Back to the Basics : BlackBerry Goes Retro with the Launch of ‘The Classic’
Struggling phone manufacturer Blackberry today officially announced ‘The Classic’, probably a last throw of the dice to save the company going into complete oblivion. The company has high hopes from the newly launched Blackberry classic, which sports a full QWERTY keypad mirroring the design which made Blackberry a market leader during its heyday. Notably, the Classic is significantly smaller than the BlackBerry Passport, which the company launched earlier this year . The Classic is aimed at customers looking for that original BlackBerry experience.
The phone sports a 3.5 inch square touchscreen with a resolution of 720×720 pixels, unlike the 4.5 inch screen of the Passport. Thus, it makes for easy one handed usage with the physical QWERTY on-board. On the inside, the phone will be powered by a dual-core Qualcomm processor bundled with 2GB of RAM. Hence, the phone is not meant for running those high-end gaming titles, but more for browsing and surfing.
In addition, the phone also sports an 8MP primary camera along with a 2 MP front cam. The Classic runs on the BlackBerry 10 OS, though it can also run Android apps which are accessible via Amazon’s Appstore which come pre-loaded on the device. Along with that, the Canadian manufacturer has added the BrickBreaker game on the Classic, which should encourage the BlackBerry fans.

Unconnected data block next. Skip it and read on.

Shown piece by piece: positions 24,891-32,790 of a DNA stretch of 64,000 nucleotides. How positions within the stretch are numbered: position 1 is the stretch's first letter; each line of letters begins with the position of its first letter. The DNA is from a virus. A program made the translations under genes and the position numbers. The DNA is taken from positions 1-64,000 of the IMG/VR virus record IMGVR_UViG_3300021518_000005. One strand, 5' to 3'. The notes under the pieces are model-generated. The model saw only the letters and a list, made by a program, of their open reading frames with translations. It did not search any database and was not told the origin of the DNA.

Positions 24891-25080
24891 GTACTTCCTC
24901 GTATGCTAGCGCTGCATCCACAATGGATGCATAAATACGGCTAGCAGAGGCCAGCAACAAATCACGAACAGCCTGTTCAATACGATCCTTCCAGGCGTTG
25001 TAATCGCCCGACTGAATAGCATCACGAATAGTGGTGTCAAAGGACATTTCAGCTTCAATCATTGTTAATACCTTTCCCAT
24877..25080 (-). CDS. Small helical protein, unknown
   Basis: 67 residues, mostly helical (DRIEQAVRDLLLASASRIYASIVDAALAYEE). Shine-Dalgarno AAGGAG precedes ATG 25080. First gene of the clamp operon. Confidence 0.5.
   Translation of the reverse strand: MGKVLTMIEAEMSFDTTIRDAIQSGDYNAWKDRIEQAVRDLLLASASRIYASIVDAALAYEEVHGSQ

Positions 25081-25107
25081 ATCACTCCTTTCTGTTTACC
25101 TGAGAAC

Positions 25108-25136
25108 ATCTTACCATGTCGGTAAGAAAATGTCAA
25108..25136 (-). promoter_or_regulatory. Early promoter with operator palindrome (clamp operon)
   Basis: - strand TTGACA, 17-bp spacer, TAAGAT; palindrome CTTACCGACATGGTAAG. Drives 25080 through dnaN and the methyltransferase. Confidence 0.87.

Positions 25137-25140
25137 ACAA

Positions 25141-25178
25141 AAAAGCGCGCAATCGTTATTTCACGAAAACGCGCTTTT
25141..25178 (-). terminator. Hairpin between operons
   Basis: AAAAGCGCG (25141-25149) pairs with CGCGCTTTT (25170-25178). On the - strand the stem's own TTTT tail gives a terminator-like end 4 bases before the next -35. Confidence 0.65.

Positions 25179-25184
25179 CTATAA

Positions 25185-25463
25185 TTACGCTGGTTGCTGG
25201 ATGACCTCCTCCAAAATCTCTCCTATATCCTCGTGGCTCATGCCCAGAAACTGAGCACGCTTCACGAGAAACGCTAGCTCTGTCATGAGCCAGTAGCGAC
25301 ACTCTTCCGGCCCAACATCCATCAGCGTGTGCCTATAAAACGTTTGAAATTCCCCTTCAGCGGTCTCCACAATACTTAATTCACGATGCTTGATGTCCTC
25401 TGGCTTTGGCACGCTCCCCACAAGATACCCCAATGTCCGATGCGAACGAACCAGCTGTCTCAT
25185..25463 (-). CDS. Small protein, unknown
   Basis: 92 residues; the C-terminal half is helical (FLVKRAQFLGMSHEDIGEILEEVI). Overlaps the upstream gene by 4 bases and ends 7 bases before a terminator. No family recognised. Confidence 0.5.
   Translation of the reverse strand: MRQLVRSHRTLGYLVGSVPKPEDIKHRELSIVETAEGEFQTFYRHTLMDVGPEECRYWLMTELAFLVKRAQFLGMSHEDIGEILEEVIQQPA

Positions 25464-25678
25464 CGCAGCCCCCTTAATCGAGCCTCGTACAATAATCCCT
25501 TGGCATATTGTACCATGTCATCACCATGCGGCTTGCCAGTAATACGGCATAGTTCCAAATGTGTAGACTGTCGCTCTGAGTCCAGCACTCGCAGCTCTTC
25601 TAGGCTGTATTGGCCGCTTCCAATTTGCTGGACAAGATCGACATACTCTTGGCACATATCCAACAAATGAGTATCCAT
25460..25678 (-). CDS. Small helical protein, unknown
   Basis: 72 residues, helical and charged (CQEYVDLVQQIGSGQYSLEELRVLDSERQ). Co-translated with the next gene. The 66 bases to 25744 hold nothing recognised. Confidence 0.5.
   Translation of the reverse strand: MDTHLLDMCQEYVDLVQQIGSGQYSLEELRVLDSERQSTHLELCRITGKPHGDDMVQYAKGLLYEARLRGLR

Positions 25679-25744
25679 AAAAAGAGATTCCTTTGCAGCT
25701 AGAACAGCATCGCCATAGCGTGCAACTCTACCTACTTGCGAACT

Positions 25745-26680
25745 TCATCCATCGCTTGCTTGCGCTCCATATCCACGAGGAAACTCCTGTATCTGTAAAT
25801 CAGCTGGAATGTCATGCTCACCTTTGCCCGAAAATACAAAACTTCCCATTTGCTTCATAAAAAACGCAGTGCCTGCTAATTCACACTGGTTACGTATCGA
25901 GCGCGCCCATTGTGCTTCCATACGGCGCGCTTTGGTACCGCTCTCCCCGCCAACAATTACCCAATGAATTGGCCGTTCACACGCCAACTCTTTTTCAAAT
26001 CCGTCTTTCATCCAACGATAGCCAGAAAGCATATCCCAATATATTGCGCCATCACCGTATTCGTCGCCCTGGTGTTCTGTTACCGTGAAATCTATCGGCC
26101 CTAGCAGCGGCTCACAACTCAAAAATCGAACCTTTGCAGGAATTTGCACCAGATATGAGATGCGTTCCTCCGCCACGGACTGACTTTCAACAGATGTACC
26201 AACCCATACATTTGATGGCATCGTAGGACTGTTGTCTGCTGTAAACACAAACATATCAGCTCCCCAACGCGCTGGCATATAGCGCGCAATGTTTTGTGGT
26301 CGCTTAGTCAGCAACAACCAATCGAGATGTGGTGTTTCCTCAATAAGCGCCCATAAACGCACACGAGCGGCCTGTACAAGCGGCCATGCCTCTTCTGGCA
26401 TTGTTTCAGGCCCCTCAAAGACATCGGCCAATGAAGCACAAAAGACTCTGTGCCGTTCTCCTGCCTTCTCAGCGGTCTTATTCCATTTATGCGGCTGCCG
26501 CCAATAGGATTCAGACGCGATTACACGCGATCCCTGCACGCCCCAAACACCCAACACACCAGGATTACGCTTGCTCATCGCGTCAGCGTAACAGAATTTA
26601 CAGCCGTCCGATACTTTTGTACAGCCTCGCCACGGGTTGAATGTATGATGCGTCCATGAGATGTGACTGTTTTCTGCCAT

Though, the Classic may not appeal to today’s digital savvy generation; as it’s made for people who long for the retro BlackBerry experience. The company says ‘The Classic’ is available starting today “through local carriers around the world,” and AT&T and Verizon have confirmed they will sell the device in 2015, though carrier pricing has yet to be announced. The Classic is also available unlocked through BlackBerry and Amazon’s online stores for $449.
As of now, there’s no information regarding The Classic’s price and availability in India, stay tuned with iGyaan to know when and at what price this device will enter Indian soil.